David Lynch’s Wild At Heart
A manager’s instruction is almost never executed. The obvious things are never obvious.
Jack Welch explains In his autobiography, that it is not enough for a manager to make a decision. It needs to marketed, explained, exemplified, and personally demonstrated repeatedly if there is any chance to make it effective.
This is even truer in high-tech where people are very smart, opinionated and independent. While it is common in Israel, I have seen the same phenomena in Belarus and San Francisco.
Let’s take a look at some simple, pretty obvious decisions, a manager can make.
Ignore for a second your own sentiment about the wisdom of the actual decision and focus on the implementation conflict.
- Sales meetings are documented in SalesForce.com
- We do code reviews
- Our dialogs will be using capital letters for the buttons
- We use a consistent terminology across our system
- We do unit testing for our code
- Development team leaders review QA test designs
- Critical bugs must be fixed for code freeze date
- Should write all our word documents with the organizational template
Now, assume the manager reads out loud all these statements during the weekly company gathering.
What are the chances that the guidelines will be implemented?
In many cases, if not all of them, the answer is no chance at all.
Let’s walk through a code review implementation process.
Phase 1: Denial
Manager: Did we do a code review on the new “Task Manager”?
Team Lead: No.
Manager: But we decided we do code reviews, just last week.
Team Lead: Oh, I didn’t remember that.
Phase 2: Omission
Manager : Did we do code review on the new “Task Manager” ?
Team Lead: Yes.
Manager: Who did the code review?
Team Lead: I asked Mark to review Jane’s work.
Manager: And how did it go? Did he find any bugs? How much time did it take?
Team Lead: I’m not sure on the exact details, they didn’t complain.
Phase 3: The Gory Details
Manager: Do you have the details now?
Team Lead: Yes, they went over the code and didn’t find any issues. They thought it was quite pointless.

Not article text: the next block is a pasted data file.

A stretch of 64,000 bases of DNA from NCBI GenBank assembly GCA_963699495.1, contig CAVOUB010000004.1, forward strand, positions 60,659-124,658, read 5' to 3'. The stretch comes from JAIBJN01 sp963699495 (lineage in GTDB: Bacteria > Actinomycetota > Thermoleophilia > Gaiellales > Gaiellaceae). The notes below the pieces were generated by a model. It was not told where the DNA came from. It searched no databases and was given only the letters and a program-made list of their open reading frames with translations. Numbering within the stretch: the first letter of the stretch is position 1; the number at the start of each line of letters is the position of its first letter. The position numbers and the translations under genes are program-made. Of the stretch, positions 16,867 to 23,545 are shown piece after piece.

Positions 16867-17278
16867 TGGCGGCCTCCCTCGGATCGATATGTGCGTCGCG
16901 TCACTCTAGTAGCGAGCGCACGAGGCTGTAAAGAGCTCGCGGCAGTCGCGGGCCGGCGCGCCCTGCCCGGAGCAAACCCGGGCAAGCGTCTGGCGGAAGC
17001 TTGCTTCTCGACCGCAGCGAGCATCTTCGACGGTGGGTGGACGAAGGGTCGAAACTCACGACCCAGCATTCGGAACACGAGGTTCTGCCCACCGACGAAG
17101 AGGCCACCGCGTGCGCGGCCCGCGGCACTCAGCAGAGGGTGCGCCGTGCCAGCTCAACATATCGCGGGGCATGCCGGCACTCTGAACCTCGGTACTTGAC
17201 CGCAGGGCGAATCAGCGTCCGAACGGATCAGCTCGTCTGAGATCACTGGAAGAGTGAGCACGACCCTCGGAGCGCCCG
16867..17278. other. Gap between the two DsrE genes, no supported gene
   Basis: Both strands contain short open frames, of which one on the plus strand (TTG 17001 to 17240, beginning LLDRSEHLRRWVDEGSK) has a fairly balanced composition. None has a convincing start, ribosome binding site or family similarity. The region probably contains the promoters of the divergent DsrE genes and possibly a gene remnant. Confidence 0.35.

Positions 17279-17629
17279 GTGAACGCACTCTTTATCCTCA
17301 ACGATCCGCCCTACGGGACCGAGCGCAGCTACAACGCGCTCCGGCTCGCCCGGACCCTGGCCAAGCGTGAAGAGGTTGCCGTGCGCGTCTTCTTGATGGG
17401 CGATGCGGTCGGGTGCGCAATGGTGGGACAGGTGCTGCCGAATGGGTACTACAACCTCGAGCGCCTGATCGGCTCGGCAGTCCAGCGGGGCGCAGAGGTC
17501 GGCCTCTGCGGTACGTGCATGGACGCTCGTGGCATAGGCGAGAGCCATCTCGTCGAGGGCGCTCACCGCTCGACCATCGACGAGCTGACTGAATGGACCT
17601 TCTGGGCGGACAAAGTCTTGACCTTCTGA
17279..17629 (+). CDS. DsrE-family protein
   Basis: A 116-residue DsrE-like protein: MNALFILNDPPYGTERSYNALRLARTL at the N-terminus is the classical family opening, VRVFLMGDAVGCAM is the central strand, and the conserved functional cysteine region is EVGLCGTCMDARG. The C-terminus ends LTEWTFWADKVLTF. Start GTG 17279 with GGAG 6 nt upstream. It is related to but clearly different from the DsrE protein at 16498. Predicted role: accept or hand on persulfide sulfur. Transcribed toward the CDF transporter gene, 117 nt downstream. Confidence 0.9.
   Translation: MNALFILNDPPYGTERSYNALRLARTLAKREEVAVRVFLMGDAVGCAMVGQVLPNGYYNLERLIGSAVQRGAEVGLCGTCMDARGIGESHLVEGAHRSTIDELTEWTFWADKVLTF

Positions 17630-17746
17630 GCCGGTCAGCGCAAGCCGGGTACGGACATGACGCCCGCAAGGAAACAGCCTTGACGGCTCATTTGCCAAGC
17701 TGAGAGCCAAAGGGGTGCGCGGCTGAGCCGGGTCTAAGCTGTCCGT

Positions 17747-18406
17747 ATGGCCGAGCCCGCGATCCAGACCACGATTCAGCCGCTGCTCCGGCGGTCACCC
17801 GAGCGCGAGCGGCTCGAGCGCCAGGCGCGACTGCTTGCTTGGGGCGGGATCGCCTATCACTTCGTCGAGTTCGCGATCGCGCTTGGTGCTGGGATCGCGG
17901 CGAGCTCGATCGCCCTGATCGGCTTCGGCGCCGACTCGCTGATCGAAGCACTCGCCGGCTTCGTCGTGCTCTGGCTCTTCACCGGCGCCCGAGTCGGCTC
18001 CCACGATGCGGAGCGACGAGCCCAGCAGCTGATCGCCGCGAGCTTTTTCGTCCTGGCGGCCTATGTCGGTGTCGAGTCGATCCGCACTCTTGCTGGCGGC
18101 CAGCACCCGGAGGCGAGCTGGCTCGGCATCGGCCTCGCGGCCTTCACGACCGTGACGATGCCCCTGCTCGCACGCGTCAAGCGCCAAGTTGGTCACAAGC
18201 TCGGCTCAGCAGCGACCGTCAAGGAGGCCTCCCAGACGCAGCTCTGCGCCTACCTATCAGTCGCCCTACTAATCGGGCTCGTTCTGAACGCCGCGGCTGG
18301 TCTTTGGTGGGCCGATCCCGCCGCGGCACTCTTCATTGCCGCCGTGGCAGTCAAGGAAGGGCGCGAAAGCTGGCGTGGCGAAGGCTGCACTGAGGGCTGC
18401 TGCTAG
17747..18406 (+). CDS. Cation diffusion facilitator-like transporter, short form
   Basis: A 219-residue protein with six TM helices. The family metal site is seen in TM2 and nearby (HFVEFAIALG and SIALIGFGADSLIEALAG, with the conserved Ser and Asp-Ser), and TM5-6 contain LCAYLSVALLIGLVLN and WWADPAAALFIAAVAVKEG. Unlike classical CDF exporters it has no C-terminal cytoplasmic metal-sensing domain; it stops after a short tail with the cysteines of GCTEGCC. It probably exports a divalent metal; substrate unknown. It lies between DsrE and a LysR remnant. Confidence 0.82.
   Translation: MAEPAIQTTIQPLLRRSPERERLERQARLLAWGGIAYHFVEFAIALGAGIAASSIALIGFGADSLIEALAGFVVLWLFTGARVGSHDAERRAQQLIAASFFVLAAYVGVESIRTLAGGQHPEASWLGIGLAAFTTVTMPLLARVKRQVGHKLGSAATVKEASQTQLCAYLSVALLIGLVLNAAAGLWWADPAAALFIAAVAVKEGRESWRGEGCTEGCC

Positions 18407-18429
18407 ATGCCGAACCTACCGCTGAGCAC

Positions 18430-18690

Manager: How much of the code did they cover?
Team Lead: They just browsed through the module together and it seemed OK.
Manager: I want all new code to be reviewed. I want the reviewer to be a team leader. I want the reviewer name on the commit and I want post mortem analysis of every bug, to see why we didn’t locate it in the code review. No code is to be committed without code reviews.
Phase 4: Threats and Conflict
Manager: How are the code reviews been going for the last week?
Team Lead: We didn’t get to do it this week. We were busy writing the “ControllerFreak ” project. We will complete the reviews next week.
Manager: But I told you not to commit any code without doing a code review. Didn’t I?
Team Lead: You have. But there were a ton of things to do and I used my best judgment as a practiced professional and decided that from the universal optimization perspective it is better that we postpone it to next week. We would have to do a lot of extra branches if we could not commit and that would be really annoying.
Manager (Shouting): Let me make myself clear. I want all new code to be thoroughly reviewed according to the ten guidelines I will publish. No code will be committed without my approval. I really, really, really mean that you must always, in any case, whatever happens, perform a serious, complete and high quality reviews. Or heads will fly!
Team Lead: Oh, I see. Why didn’t you just say so in the first place?
Continued in part II.